Almost 400 residents, businesses owners and church representatives were on hand to speak against the proposal. No one from the audience spoke in favor of the assessment.
At the end of the marathon public hearing, the council voted 4 to 1 against the levy. Mayor Gaiul Ash, Council members Diane Travis, Ray Goodgame, and Tim Bates opposed the levy, each for different reasons. Councilman Keith Mullens voted for but with a modified version of the plan.
The assessment could have been levied under a state statute which allows governing bodies to charge the fees and add them to their general fund accounts. While the assessment is called a fire rescue fee and is based on service calls, frequency, exposure and other emergency factors, the money itself would not go for those purposes.
Instead it was to be used to offset a $1.2 million "deficit" because the city was projected to spend more than it would take in during the next fiscal year.
Finance Director Joe Van Ziles explained the city had limited choices. They could withdraw the money from their reserve account as they have for the last six years, raise the millage rate to cover the short fall, or use one of two fire rescue assessments that had been proposed.
The city pointed out that Clermont has one of the lowest millage rates and provides more services than almost every other municipality in the county. It has seen significant growth and an increase in personnel required to provide the services.
"State law requires us to balance the budget," explained City Manager Darren Gray. The assessment was proposed as one possible solution.
Former City Councilwoman Hope Lamb spoke first and last from the audience. "This is empowerment," she announced addressing the capacity crowd. She applauded their participation at the meeting.
Lamb also said as a business woman, she has to make tough economic choices. "It's time for the city to make tough choices."
The most common theme was that the assessment was still a tax. For businesses and churches, the prospect of the assessment was daunting.
Attorney Dennis Horten rents office space and said the impact would negatively affect his business. He said the fees would force him to raise rents at a time when getting tenants was already difficult and many landlords were lowering rents to attract people.
"You have a fourth choice," he told the council, "cut spending."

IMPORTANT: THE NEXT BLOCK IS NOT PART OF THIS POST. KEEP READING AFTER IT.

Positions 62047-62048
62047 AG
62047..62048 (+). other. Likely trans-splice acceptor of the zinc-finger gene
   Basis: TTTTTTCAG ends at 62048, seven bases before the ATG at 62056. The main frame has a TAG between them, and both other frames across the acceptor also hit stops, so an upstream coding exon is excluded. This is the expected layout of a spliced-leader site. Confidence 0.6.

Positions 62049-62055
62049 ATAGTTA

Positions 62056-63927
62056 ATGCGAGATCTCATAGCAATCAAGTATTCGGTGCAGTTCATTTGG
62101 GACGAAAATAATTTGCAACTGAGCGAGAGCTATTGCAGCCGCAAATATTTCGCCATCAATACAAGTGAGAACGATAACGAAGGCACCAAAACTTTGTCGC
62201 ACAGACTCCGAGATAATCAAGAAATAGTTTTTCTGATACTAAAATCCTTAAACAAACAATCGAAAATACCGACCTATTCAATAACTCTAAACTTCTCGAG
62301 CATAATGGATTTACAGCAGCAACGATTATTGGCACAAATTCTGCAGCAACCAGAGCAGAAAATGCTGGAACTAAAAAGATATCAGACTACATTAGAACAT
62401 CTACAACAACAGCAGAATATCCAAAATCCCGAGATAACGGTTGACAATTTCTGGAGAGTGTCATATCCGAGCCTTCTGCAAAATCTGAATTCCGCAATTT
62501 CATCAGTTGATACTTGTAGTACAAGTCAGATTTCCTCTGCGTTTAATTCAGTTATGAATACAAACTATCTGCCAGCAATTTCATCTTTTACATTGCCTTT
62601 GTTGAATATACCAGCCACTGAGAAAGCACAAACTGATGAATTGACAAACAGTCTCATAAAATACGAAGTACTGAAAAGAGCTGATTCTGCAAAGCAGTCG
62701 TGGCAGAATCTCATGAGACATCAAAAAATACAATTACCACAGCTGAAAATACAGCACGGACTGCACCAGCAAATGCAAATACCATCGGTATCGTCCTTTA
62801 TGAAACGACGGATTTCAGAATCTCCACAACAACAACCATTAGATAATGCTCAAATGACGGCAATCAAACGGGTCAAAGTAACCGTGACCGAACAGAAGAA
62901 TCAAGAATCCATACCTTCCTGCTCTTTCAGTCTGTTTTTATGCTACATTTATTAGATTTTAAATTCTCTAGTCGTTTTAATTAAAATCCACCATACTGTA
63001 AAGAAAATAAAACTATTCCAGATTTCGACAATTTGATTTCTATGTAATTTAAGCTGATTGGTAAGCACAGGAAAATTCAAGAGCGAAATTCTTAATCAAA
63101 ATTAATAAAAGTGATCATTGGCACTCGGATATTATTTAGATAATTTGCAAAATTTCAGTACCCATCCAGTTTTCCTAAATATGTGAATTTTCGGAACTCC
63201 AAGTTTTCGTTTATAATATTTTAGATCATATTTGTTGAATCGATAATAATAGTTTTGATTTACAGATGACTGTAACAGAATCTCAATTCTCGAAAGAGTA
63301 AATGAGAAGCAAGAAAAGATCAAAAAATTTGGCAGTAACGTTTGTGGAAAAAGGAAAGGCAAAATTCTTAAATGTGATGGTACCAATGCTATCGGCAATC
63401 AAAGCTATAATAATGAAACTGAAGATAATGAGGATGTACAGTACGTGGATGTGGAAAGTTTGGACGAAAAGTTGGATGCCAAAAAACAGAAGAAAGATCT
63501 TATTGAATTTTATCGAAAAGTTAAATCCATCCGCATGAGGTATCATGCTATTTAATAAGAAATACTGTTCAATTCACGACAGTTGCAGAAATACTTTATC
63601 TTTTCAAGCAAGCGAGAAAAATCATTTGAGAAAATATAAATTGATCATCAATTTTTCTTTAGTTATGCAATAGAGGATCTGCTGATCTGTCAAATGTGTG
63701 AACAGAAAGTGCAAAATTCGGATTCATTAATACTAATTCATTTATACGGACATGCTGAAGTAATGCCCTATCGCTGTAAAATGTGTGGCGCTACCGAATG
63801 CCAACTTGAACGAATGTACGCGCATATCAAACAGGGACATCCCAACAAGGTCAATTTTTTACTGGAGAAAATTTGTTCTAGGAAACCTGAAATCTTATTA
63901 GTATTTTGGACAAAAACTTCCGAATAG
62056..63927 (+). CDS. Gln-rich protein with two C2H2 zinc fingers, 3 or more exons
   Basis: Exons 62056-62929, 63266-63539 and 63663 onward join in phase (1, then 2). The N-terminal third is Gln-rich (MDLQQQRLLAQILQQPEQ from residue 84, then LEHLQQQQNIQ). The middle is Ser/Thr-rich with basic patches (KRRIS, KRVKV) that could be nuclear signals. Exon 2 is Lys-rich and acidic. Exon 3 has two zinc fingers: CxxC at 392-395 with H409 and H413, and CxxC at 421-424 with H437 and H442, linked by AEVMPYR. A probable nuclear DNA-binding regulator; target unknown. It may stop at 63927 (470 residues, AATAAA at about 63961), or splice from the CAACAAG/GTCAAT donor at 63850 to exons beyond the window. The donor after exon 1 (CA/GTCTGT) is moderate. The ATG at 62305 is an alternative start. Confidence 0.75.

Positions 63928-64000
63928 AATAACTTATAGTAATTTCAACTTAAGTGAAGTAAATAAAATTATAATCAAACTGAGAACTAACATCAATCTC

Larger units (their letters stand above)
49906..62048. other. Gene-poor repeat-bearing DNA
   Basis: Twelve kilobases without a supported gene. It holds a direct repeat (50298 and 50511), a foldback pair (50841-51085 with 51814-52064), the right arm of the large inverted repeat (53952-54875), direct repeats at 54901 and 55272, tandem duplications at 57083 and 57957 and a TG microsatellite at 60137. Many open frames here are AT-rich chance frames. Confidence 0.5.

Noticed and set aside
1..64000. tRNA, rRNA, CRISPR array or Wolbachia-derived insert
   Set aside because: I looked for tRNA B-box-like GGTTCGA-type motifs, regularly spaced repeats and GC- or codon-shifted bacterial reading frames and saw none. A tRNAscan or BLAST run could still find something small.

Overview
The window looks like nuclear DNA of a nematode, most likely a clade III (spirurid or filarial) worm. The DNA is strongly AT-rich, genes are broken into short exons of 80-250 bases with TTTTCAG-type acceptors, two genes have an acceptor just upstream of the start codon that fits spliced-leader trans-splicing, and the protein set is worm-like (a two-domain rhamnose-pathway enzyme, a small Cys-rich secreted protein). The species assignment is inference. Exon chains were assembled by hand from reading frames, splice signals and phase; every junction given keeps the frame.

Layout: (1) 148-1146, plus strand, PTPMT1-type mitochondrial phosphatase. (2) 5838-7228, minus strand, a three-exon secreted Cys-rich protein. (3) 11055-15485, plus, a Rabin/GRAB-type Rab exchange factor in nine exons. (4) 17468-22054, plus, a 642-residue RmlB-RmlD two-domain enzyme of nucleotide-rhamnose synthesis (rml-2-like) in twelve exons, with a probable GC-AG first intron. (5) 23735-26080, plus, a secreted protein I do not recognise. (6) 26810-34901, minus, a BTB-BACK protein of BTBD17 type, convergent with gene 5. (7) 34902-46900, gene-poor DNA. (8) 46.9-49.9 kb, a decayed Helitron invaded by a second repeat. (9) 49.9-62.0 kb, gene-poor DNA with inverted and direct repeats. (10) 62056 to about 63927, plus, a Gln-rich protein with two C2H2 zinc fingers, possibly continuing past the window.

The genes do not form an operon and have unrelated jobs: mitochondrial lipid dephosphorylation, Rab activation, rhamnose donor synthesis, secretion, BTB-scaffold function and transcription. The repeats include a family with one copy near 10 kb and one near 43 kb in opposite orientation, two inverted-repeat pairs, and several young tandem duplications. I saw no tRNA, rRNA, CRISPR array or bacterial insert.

Greg Homan, owner of the Citrus Tower, said the city was spending like drunken sailors. He pointed out the city's Community Center rents so cheaply it "ran me out of the business," referring to his hall rentals.
Tandy Hammond of Buses n' Backpacks said the fees would take directly away from their charitable efforts, a theme repeated by others. Several pastors said that unlike businesses, they can't raise rates or prices to make up the difference.
Brian Hammond told the council, "Every dollar we have to give you comes out of the mouth of someone who needs it."
Former Mayor Hal Turville chastised the council telling them the reserve fund isn't a piggy bank. It's from taxes collected and that the money should be used to pay the deficit since the people have already paid it.
"Leave us alone, sharpen your pencils," he demanded. "Vote it down."
In the end, Tim Bates voted "no," pointing out he had always opposed the idea. Ray Goodgame had supported the idea in the past with the condition that churches be exempt, but as the plan unfolded decided against it.
Diane Travis said the plan bothered her and added that critics of the council's spending be reminded that neither she nor Mayor Gail Ash were on the council when the spending decisions were made.
Ash also disapproved of the plan but added that the city had to discuss it before they could make the final decision.
Mullens, who cast the opposing vote, said that the need still existed and that he favored some type of hybrid which would include cuts, a millage increase and a fee. He noted that the city faced similar issues when growth forced Clermont to raise its millage before the state mandated all cities lower their rates.
"They made us lower our rates and then raised theirs," he recalled.
Clermont has grown 207 percent since 2000 with a population of 32,667 and development underway for another 2,000.
The city will now explore other options to balance the budget.